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For anyone who knows what it’s like to move to another place, to downsize, to put your pre-loved things on sale – or even if you don’t and would like to know how it feels like to sell your red bike, your books displayed on your garage for rent (which I did, one summer when I was a teenager to earn money), Bunting captures it all with the littlest gesture, the crayon marks on a headboard, and a friend wearing her pyjamas willing to trade her younger brother just to get you to stay.

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A beautiful reminder of the value of people over things, of warm hugs over big spaces, of simplicity versus acquisition, and that invisible unspoken thing which fits nicely into one’s arms. Read this and hug your loved ones close to you – and don’t let go.

A Fine Dessert: Four Centuries, Four Families, One Delicious
IMG_8253 Treat

Written by: Emily Jenkins Illustrated by: Sophie Blackall
Published bySchwartz & Wade Books, 2015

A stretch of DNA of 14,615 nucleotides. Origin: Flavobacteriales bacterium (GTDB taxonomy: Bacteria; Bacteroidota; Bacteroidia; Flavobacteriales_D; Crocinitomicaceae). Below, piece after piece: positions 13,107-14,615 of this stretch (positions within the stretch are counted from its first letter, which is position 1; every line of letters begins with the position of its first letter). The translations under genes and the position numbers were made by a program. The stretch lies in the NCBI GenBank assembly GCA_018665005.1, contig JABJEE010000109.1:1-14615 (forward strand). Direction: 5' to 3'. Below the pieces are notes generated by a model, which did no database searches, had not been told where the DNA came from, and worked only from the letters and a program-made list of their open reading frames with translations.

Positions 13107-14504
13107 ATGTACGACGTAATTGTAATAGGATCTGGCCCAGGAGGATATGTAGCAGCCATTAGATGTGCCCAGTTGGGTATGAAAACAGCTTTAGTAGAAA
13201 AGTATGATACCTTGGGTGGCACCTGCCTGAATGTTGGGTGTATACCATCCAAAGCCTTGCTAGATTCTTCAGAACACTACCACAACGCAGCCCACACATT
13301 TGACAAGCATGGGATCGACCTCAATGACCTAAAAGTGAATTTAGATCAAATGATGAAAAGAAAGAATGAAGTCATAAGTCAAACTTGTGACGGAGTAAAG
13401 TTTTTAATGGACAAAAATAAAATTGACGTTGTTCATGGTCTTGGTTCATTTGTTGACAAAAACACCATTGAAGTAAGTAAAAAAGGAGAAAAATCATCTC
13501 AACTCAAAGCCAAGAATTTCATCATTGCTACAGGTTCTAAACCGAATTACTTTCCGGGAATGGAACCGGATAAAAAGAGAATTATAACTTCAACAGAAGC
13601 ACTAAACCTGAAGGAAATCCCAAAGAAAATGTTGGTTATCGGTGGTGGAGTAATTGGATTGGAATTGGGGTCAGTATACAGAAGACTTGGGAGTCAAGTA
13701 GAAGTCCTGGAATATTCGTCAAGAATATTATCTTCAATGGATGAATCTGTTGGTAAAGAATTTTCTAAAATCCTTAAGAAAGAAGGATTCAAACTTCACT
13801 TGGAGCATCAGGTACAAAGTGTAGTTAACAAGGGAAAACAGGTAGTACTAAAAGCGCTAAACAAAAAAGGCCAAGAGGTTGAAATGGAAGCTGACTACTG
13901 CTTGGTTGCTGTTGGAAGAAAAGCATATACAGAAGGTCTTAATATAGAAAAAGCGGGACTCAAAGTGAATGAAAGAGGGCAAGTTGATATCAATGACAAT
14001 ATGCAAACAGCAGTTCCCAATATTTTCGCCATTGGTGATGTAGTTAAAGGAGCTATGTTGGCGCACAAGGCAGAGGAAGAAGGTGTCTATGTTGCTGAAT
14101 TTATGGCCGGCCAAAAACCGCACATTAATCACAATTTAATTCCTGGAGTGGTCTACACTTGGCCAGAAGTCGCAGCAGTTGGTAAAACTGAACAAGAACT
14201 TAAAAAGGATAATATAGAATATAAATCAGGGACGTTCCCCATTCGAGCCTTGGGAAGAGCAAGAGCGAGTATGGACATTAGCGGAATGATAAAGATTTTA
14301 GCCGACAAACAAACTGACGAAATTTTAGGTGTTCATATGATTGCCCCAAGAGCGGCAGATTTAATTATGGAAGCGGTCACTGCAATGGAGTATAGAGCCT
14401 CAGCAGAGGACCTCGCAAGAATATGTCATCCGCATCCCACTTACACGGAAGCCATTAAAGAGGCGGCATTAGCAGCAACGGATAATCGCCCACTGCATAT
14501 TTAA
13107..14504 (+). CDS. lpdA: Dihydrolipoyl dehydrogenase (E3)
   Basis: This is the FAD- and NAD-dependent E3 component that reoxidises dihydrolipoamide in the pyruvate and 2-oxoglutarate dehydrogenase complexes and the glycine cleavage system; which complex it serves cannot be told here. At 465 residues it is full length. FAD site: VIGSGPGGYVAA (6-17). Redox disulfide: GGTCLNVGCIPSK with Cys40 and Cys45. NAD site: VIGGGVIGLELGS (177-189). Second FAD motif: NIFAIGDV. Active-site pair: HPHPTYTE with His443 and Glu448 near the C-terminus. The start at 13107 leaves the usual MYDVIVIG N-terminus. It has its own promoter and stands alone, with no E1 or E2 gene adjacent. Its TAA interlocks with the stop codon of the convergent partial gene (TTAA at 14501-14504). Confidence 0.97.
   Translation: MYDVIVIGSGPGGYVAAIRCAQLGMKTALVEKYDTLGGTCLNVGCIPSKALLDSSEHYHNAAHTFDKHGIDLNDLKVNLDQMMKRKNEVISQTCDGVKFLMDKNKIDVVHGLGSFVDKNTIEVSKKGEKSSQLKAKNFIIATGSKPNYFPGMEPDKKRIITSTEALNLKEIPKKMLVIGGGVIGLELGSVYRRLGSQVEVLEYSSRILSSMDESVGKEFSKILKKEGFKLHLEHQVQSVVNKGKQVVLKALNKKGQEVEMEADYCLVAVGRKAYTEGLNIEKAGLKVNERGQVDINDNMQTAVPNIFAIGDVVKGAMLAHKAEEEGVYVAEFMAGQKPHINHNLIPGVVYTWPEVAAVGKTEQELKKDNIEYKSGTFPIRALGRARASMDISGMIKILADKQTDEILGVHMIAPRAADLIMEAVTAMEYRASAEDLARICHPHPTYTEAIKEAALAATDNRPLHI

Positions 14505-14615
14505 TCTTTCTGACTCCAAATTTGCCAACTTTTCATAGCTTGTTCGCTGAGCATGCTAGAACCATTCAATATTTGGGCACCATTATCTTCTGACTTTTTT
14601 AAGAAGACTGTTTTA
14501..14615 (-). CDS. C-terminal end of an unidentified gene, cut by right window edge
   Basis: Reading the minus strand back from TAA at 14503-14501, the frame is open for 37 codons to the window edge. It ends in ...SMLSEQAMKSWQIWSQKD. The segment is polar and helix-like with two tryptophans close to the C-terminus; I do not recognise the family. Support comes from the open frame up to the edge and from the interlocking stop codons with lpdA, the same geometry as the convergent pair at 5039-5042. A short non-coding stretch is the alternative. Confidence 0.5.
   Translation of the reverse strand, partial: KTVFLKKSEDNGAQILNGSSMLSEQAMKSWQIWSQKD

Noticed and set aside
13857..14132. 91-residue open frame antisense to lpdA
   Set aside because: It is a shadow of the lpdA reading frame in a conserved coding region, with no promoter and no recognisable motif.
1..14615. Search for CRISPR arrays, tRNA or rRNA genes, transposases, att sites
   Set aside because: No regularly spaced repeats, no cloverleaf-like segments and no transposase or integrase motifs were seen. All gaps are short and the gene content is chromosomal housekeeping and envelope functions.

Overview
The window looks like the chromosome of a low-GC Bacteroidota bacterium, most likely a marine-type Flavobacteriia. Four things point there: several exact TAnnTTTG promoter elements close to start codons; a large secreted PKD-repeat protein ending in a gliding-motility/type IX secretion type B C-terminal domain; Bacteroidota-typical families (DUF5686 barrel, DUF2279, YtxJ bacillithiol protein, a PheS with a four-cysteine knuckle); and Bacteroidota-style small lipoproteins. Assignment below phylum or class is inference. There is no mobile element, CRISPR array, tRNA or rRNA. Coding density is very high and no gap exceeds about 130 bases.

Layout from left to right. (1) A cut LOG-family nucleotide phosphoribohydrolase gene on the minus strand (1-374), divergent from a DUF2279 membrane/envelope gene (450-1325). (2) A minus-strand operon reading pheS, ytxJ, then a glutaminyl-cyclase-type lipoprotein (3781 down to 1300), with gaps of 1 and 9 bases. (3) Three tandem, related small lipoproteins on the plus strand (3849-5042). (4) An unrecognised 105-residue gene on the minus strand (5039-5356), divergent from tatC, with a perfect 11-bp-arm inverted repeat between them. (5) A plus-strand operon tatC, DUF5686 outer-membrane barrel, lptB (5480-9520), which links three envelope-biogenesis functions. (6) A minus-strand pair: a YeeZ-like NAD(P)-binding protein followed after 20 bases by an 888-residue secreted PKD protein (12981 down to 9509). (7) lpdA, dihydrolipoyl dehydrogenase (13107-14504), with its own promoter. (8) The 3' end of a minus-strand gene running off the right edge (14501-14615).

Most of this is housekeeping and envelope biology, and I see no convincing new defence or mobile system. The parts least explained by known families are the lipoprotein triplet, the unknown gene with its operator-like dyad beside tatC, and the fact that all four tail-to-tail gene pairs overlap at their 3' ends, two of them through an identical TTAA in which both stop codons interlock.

Borrowed from the Jurong West Public Library. Book photos taken by me.

I would not even want to add to the controversy that is this book – a lot has already been said about it: lines have been drawn, apologies have been publicly acknowledged, and enough feathers ruffled, sufficient ire raised to make this book a subject of academic scrutiny for years to come.

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That being said, I can not help but marvel at the craftsmanship of this book – almost epic-like in proportion – spanning centuries with the evolution of families and homes, the changes in food preparation with all its subtle intricacies and transformed cultural practices.